Growth patterns inferred from measurements of long bones can also be compared with patterns of bone deposition inferred from histology. The two lines of evidence agree, and reinforce each other, to the extent that both suggest a shift from quadrupedality to bipedality based on an increasing length discrepancy between the hindlimb and the forelimb over the course of ontogeny. However, histology also suggests that the shift occurred sometime after completion of the third year of growth, when forelimb growth accelerated and hindlimb growth was retarded, while measurements of long bones imply that the shift was at least initiated earlier based on rapid decrease in the forelimb-to-hindlimb ratio during early ontogeny. Furthermore, long-bone measurements do not appear to confirm the histological evidence for particularly rapid growth of the forelimb bones during early ontogeny, and particularly rapid growth of the hindlimb bones during middle ontogeny. It is likely that these discrepancies between histological evidence and limb bone measurements regarding growth in P. lujiatunensis are at least partly the result of inadequate sample size, and random variation in the limb proportions of the individuals in the data set. Although measurements of limb bones provide strong evidence for a shift towards greater bipedality, these data may be spread too thinly across ontogeny to reliably pinpoint when and how the shift took place. However, the discrepancies between histological and measurement-based inferences about growth also suggest that the relationship between vascular canal orientation and rate of increase in actual bone dimensions requires further investigation, and may be a particularly fruitful area for future research.
The negative forelimb allometry that evidently characterized the ontogeny of P. lujiatunensis is comparable to that previously reported in the sauropodomorph dinosaur Massospondylus, which is inferred based on patterns of skeletal allometry to have been quadrupedal as a hatchling but to have shifted to a bipedal posture later in ontogeny2,24. Even hatchlings of at least some therizinosaurian theropods may have been preferentially quadrupedal, given the existence of embryos whose forelimbs are nearly equal in length to their hindlimbs25, although in the absence of preserved hatchlings this inference must be considered uncertain. An ontogenetic shift from quadrupedality to bipedality has also been inferred in the ornithopod Dryosaurus, based on changes in the femoral cross-sectional geometry during growth26. By contrast, the ornithopods Maiasaura and Iguanodon are inferred to have undergone a postural shift from juvenile bipedality to adult quadrupedality3,4.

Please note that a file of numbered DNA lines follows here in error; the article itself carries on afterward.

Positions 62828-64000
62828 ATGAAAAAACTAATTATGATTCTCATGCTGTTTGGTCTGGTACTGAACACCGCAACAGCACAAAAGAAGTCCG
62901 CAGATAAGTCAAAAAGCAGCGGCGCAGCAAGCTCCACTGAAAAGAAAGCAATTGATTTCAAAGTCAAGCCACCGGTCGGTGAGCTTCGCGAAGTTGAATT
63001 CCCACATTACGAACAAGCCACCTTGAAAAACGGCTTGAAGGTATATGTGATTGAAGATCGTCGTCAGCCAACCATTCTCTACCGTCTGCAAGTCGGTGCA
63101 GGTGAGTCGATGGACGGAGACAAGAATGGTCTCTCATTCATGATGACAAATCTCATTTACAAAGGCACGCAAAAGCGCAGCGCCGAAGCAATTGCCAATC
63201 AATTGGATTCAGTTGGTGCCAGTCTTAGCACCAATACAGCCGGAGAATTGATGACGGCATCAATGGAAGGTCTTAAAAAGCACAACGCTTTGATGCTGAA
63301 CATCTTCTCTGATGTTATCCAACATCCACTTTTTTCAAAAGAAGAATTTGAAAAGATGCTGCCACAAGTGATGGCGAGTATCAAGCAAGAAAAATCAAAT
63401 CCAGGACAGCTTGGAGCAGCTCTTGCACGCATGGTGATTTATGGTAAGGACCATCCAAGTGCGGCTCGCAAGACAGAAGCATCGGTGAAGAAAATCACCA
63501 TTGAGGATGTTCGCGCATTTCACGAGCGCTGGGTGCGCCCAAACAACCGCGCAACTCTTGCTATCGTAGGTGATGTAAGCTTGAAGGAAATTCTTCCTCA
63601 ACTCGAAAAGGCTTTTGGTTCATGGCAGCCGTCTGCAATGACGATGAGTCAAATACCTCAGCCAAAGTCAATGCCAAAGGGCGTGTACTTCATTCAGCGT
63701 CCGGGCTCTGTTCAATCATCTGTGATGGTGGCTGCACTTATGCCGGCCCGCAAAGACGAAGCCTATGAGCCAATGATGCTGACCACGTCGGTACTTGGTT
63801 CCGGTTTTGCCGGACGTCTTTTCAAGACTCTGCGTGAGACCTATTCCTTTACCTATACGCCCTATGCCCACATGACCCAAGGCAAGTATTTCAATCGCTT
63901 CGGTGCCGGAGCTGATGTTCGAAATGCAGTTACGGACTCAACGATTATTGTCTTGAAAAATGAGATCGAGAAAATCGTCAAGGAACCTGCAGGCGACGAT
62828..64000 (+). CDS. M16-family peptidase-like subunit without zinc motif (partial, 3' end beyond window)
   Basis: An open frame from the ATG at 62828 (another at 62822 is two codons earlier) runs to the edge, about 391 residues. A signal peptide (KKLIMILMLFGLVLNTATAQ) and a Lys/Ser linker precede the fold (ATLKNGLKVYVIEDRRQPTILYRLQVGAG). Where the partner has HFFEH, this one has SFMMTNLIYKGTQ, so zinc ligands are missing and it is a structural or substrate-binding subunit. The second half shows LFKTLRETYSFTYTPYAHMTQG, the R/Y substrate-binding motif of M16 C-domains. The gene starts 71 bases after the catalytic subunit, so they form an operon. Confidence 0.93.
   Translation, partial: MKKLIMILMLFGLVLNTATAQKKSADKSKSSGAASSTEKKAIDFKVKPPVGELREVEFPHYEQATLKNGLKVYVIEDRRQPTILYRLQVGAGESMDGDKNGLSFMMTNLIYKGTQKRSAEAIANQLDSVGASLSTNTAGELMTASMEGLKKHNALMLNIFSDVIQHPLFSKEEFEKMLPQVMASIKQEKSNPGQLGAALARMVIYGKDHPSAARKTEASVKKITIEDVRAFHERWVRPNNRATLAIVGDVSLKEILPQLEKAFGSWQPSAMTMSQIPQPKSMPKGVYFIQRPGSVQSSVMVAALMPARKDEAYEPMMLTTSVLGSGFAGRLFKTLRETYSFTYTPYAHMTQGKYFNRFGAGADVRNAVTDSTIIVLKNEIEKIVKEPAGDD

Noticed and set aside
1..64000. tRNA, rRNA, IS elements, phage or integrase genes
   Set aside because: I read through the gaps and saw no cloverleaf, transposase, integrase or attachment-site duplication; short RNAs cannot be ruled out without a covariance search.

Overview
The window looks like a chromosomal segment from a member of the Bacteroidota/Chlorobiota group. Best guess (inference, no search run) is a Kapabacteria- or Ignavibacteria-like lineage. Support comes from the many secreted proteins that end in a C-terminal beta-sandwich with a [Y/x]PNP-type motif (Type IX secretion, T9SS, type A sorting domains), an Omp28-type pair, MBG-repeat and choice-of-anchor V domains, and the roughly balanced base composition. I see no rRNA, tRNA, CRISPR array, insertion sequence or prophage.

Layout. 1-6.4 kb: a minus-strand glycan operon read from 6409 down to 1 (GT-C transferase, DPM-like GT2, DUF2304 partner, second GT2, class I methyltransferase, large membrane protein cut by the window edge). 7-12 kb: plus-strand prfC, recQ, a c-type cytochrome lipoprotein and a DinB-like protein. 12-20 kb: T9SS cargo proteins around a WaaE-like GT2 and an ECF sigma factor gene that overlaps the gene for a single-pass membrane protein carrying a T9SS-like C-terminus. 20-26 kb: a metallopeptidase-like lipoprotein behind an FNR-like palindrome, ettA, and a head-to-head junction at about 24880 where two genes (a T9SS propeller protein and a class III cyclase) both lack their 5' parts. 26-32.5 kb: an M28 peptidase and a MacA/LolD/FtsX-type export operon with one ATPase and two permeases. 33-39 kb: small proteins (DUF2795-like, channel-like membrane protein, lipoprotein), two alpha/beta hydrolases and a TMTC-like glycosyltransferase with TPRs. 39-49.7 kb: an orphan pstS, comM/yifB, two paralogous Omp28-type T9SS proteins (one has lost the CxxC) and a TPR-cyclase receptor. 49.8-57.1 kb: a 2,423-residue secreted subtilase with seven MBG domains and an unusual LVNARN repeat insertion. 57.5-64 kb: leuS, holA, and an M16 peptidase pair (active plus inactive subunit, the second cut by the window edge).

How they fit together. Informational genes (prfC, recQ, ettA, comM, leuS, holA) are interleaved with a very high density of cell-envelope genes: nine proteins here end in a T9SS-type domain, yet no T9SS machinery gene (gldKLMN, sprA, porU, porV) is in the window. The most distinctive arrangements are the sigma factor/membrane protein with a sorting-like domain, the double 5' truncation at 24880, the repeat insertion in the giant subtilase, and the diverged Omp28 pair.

Our findings add to a growing body of evidence suggesting that ontogenetic quadrupedal-to-bipedal postural shifts were widespread in dinosaurs. Such shifts have now been inferred to have taken place in some members of at least two of the three major dinosaurian clades, Sauropodomorpha and Ornithischia. There is even a possible example of such a shift within the third clade, Theropoda, based on the elongate forelimbs that have been reported in therizinosaurian embryos25. However, the humerus measures 55–65% of the length of the femur in some theropod embryos, including oviraptorid27 and troodontid28 specimens, in striking contrast to the near-equality in length between the humerus and femur seen in the therizinosaurians25. It is clear that hatchlings were bipedal in some theropods, even if they were quadrupedal in at least some therizinosaurians.
Selection acting on juveniles must have favoured bipedal hatchlings in some theropods and ornithopods, but quadrupedal hatchlings in other theropods, some ornithischians, and at least some sauropodomorphs. The possibility that basal members of all three major dinosaurian clades retained a quadrupedal hatchling stage is intriguing and cannot presently be excluded, but awaits further testing based on future discoveries. Similarly, the quadrupedal-to-bipedal shifts that occur in at least some taxa may recapitulate the evolutionary transition from quadrupedal basal archosaurs to bipedal avemetatarsalians that took place during the Early and Middle Triassic29,30, but this scenario will remain speculative until more information is available regarding the ontogeny of the early avemetatarsalian bipeds themselves.